Choice is Necessary

Ugh! It is. It really is. The only reason I’ve made any progress with this blog is because I’ve chosen to give up learning about – seamless repeating patterns, digital painting, training as a yoga teacher, data visualization, and becoming a 5-star chef. (That last one was a joke.) I haven’t been able to make the choice easily every day. I have to re-affirm my choice by thinking about who may be out there who needs to read this as much as I need to write it. And, every time I choose to write, I’m choosing not to do something else – even if that thing I’m choosing not to do is sitting on the sofa and staring out the front window. I can’t write and stare out the window at the same time. This is called musing and it’s different from writing. (I get the two confused sometimes.)

And, as I hinted above, beyond all the physiological drama, addiction to or self-abuse with…wine, french onion dip, chocolate cake, Netflix, excessive gaming, insert your drug of choice…may be a sign that we’re avoiding the choice we know we want to make.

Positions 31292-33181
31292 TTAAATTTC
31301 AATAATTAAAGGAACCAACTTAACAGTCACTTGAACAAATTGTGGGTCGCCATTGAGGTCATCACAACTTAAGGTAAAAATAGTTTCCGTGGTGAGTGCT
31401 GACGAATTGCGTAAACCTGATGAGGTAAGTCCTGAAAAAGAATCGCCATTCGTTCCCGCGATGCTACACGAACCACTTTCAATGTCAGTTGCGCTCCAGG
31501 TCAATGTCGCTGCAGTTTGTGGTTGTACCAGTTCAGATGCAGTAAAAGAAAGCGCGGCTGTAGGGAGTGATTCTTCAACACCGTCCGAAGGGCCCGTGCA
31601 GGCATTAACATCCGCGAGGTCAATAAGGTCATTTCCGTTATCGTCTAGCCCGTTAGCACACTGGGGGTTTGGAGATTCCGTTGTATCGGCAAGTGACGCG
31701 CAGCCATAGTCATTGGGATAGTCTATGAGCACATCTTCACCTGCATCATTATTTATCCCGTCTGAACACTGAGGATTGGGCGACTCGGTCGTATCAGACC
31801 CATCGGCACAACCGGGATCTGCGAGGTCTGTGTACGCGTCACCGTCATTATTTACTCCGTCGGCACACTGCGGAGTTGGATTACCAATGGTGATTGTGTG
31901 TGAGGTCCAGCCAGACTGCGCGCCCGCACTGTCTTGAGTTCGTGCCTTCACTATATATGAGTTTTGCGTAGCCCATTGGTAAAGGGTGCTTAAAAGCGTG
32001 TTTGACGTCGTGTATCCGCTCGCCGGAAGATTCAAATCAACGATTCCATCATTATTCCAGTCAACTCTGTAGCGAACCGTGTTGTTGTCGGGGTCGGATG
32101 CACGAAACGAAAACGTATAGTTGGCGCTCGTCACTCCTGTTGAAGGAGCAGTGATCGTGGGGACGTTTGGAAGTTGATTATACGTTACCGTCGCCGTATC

Experiment: Trial & Error

Trial and error is my favorite game. It’s like cosplay with life. How do we know we want to do something we’ve never done before? My favorite way to do this is with a 30-day Challenge. Pick something and do that thing every day for 30 days. Keep track and journal about how you feel, what you are learning, and why you are doing this crazy thing in the first place. Notice – how’s your energy, how does your body feel, how are you sleeping? Make notes. Learn as much as you can about how other people do the thing you’re doing, then do it your way.

  • Keep it small. I will write for 15 minutes every day.